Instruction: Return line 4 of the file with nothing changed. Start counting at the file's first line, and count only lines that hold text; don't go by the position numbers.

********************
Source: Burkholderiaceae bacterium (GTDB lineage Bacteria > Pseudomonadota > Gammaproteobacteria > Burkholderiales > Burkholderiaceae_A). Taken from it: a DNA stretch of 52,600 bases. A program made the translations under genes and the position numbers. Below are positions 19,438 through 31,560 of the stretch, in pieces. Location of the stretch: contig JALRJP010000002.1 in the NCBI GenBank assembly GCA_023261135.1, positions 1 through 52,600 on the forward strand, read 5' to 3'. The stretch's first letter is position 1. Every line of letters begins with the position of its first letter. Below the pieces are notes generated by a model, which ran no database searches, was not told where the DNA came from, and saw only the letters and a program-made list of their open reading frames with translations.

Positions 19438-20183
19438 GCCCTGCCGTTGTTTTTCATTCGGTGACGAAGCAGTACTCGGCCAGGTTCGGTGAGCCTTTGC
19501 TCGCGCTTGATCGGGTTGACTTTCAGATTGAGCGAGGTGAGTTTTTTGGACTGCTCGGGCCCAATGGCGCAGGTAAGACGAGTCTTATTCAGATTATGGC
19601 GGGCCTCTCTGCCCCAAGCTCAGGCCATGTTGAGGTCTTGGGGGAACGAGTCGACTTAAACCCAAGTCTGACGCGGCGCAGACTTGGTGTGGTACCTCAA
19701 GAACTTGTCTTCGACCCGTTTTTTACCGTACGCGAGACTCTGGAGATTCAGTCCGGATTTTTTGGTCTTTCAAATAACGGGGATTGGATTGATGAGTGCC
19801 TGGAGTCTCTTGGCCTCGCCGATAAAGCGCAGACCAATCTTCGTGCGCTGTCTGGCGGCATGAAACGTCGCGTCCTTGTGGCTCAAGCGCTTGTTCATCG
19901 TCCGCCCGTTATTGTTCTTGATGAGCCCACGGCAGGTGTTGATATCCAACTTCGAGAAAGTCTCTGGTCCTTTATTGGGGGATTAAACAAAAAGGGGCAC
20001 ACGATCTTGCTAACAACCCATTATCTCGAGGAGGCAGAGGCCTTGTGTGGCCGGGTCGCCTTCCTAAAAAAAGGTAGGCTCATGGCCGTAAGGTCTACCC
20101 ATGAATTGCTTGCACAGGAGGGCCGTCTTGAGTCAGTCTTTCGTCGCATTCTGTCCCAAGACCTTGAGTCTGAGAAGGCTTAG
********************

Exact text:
19501 TCGCGCTTGATCGGGTTGACTTTCAGATTGAGCGAGGTGAGTTTTTTGGACTGCTCGGGCCCAATGGCGCAGGTAAGACGAGTCTTATTCAGATTATGGC